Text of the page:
Career Profile: Nurse Administrator
Why is Nurse Administration a Job of Tomorrow?
Employment positions for registered nurses, including nurse administrators, are expected to increase by 23 percent, according to the Bureau of Labor Statistics. In addition, medical and health service managerial positions are expected to see a 16 percent gain by 2016. Registered nurses are the largest health care occupation, and will likely remain in that top position. Nurse administrators typically advance up the ranks into positions of more responsibility and better pay. In San Francisco, the salary for first-level management positions is approximately $80,000, while mid-level salaries are about $110,000, and executive manager positions pay $150,000, according to the School of Nursing at the University of California, San Francisco.
What Does a Nurse Administrator Do?
Nurse administrators handle the bulk of behind-the-scenes nursing responsibilities in a health care facility, including creating the facility's health care policies, working with the medical staff and governing boards of the institution, and making financial decisions. The occupation marries nursing, business and management, meaning that nurse administrators play an integral part in ensuring that a facility runs smoothly.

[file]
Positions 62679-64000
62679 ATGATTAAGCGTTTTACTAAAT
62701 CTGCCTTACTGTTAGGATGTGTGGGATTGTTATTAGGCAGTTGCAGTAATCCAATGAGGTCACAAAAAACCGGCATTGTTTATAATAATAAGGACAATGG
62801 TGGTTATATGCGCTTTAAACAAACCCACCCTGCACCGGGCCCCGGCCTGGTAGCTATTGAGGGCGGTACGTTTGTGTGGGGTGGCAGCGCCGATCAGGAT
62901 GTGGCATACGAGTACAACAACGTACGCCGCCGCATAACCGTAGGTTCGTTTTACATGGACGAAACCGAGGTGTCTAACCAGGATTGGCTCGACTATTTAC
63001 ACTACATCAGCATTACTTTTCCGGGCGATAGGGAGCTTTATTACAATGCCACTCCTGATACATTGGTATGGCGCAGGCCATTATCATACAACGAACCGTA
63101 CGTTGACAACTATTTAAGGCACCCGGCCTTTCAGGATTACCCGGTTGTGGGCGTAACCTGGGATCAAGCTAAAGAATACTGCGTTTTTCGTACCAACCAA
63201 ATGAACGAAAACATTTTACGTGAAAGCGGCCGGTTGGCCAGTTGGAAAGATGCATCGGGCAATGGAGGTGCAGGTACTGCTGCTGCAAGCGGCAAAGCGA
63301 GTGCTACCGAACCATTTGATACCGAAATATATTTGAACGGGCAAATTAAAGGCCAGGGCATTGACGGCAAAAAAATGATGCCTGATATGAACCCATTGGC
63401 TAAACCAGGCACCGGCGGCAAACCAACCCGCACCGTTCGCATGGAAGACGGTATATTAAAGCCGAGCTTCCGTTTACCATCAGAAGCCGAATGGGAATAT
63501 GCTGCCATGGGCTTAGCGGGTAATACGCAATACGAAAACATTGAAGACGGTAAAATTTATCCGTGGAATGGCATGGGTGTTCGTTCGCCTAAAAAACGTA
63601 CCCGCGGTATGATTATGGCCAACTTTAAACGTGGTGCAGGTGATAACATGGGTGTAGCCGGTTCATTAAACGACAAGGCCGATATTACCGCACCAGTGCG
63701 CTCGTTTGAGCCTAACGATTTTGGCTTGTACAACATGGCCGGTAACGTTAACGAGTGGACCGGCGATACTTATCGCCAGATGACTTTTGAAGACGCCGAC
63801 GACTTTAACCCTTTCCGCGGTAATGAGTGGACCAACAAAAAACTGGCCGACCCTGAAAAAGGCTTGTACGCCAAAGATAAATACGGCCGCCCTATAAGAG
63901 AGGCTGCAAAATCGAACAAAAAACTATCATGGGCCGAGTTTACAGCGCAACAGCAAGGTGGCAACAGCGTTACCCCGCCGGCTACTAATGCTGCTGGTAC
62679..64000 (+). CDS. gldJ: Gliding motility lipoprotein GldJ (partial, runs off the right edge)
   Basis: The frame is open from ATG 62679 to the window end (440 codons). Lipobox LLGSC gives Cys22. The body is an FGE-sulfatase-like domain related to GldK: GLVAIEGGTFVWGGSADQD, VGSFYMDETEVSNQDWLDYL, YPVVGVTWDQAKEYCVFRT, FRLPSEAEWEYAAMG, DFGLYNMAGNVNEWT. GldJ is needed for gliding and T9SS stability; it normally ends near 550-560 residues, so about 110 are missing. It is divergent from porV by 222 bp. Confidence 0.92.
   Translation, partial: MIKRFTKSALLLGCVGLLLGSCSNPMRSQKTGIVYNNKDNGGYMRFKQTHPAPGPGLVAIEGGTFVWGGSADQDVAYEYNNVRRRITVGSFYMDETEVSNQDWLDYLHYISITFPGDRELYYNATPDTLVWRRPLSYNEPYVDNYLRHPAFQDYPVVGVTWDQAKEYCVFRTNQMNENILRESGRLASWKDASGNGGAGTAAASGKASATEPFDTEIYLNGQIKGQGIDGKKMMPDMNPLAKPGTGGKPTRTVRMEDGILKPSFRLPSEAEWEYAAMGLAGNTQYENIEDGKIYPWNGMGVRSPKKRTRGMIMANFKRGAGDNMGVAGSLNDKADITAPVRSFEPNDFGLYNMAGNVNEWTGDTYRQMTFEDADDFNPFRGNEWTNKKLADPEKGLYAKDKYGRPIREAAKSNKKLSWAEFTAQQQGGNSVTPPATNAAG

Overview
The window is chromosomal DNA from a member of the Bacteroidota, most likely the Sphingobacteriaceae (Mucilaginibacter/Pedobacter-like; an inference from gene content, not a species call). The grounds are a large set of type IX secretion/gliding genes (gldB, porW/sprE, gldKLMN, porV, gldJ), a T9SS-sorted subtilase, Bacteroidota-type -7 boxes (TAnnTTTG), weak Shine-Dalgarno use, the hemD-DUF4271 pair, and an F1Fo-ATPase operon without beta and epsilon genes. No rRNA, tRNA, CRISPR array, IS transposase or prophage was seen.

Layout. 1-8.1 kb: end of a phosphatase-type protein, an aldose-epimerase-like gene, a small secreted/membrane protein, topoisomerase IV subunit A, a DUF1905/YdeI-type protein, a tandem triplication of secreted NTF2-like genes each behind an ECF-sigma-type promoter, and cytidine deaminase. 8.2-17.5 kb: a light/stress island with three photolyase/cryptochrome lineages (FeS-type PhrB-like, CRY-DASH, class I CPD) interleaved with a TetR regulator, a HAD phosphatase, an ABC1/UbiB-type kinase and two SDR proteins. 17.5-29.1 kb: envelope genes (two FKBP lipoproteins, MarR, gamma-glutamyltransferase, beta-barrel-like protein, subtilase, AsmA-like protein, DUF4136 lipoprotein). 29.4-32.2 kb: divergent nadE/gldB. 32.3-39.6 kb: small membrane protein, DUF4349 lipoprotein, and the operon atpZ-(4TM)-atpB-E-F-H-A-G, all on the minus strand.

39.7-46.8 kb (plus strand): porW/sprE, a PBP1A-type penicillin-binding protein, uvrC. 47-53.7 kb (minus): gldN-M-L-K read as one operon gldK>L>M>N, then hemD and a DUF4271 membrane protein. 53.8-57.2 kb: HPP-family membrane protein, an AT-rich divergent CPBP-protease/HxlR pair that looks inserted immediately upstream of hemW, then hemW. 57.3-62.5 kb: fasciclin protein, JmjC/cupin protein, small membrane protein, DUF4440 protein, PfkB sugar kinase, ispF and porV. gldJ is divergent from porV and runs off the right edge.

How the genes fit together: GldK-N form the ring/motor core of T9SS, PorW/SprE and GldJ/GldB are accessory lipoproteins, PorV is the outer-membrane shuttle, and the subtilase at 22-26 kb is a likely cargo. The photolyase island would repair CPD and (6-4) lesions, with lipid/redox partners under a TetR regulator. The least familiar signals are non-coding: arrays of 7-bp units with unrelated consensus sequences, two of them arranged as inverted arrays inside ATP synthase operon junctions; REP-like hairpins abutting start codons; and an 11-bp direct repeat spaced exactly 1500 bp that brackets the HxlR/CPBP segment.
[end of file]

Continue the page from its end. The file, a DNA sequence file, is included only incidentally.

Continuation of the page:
What Kind of Training Do I Need to Become a Nurse Administrator?
Nurse administrators typically have a master's degree in health care administration. This degree may have different concentrations within it, such as management or health information technology. Though some entry-level administrative positions are open to those with a bachelor's in health care administration, most employers prefer those with a master's degree level in the subject because of the complex nature of the work. Professional working experience, which applicants can gain through residency programs, is also an important factor that employers consider when hiring nurse administrators. High-ranking registered nurses who continue their education to obtain a master's in health care often occupy nurse administrative positions, as these professionals fulfill both the education and experience requirements. In some states, an additional license for administrators working in assisted living facilities, such as retirement homes, may be needed. A master's program generally takes two to three years to complete, and the courses cover such subjects as business practices, team building strategies and management tactics.